Walking With the Dead

All my life I’ve been interested in the idea of death and its associated imagery. I was absolutely in my glory when I came across Día de los Muertos, a Mexican holiday that celebrates the lives of lost loved ones. Full of skull imagery and bright colors, it felt tailor-made for me. Not to mention, the focus is on remembrance and it does a great deal to take the fear out of death and the uncertainty of the afterlife.

Two years ago, we had a string of deaths in my family during the months of July to December. Within months we lost both my paternal grandparents and my uncle. His wake was held on my birthday. I would love to say that more than anything the imagery of Día de los Muertos gave me comfort. What it actually did was give me a way to express my grief. A starting point for speaking with those who are uncomfortable with the idea of death. Additionally, it allowed me to grieve for as long as I wanted, without public judgement. You see, my crafting room has been sugar skull themed ever since I set it up. (Likewise, when I was a teacher, my room was adorned with several sugar skulls.)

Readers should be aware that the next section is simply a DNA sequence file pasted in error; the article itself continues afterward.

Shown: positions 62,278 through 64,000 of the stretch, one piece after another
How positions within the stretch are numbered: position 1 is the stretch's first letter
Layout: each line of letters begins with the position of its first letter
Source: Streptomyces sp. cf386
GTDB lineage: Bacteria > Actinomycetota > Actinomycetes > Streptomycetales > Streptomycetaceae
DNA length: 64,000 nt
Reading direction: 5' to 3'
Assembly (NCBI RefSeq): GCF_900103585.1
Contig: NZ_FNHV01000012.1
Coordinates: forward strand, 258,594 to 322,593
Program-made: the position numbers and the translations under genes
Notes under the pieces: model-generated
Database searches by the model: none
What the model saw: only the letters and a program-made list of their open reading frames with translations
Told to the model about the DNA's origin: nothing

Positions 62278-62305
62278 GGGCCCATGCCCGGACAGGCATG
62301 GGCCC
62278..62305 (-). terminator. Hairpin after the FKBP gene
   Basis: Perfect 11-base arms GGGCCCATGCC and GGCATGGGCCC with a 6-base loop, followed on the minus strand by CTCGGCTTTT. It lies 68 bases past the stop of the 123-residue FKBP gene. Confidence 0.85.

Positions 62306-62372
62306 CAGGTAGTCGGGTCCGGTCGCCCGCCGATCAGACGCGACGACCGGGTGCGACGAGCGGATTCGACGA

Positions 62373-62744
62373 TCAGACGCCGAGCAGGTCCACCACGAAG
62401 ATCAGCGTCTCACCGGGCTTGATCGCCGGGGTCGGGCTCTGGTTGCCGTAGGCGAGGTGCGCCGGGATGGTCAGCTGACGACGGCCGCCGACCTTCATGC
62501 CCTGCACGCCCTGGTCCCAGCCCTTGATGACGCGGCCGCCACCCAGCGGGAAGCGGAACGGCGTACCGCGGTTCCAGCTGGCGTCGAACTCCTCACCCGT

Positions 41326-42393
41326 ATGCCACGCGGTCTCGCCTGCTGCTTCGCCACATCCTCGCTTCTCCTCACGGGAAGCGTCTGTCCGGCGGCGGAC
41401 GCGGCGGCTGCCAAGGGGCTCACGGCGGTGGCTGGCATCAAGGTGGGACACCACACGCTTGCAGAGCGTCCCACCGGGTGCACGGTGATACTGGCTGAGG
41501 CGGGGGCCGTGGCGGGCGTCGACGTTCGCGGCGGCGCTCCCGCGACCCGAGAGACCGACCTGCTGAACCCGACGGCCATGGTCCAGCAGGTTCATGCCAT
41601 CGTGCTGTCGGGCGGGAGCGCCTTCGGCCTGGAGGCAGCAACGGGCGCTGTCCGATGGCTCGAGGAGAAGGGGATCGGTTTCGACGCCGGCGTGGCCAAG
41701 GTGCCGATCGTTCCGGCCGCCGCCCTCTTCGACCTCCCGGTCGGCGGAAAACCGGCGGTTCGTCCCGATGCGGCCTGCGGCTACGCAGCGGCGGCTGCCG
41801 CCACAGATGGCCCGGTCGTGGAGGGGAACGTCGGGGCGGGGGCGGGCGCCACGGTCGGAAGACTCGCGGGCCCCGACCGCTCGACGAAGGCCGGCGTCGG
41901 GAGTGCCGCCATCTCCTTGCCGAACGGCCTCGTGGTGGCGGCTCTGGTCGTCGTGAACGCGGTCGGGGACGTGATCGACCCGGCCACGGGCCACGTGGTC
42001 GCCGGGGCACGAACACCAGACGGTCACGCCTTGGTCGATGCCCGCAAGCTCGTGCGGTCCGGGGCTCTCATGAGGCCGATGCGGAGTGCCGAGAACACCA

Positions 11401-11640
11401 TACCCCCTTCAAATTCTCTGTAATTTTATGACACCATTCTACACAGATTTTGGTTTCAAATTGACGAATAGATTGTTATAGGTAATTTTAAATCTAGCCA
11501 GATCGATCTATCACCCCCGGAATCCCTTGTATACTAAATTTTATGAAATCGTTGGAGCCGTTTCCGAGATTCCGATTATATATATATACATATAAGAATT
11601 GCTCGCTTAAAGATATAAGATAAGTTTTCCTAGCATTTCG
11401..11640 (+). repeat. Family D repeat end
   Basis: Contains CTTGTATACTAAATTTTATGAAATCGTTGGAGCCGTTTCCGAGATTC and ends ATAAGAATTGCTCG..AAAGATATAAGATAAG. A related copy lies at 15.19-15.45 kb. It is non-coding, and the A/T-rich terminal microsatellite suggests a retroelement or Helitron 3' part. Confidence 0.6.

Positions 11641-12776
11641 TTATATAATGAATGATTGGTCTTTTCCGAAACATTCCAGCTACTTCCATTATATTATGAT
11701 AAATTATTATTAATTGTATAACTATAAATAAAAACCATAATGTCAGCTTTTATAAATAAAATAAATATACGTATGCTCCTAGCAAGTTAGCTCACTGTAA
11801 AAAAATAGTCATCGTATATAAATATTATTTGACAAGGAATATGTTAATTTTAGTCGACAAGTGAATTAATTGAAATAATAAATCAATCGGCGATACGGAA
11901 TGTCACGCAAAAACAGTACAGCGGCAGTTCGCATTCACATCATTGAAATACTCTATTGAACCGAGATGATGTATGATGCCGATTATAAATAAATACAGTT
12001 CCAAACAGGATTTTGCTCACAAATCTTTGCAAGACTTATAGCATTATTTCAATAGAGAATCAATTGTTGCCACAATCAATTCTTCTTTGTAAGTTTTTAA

My brother first introduced me to Caitlin Doughty’s Smoke Gets in Your Eyes, and I found it an amusing and enlightening way of looking at the death industry. (Take a look at my review here.) When I found out that she had another book coming out, I was absolutely going bonkers until it was released! From Here to Eternity: Traveling the World to Find the Good Death is, as well as being a gorgeous volume with captivating illustrations, a splash of cold water in the face of American death perception. Until reading this book, I had never really thought about what other countries and cultures did with their dead. Literally!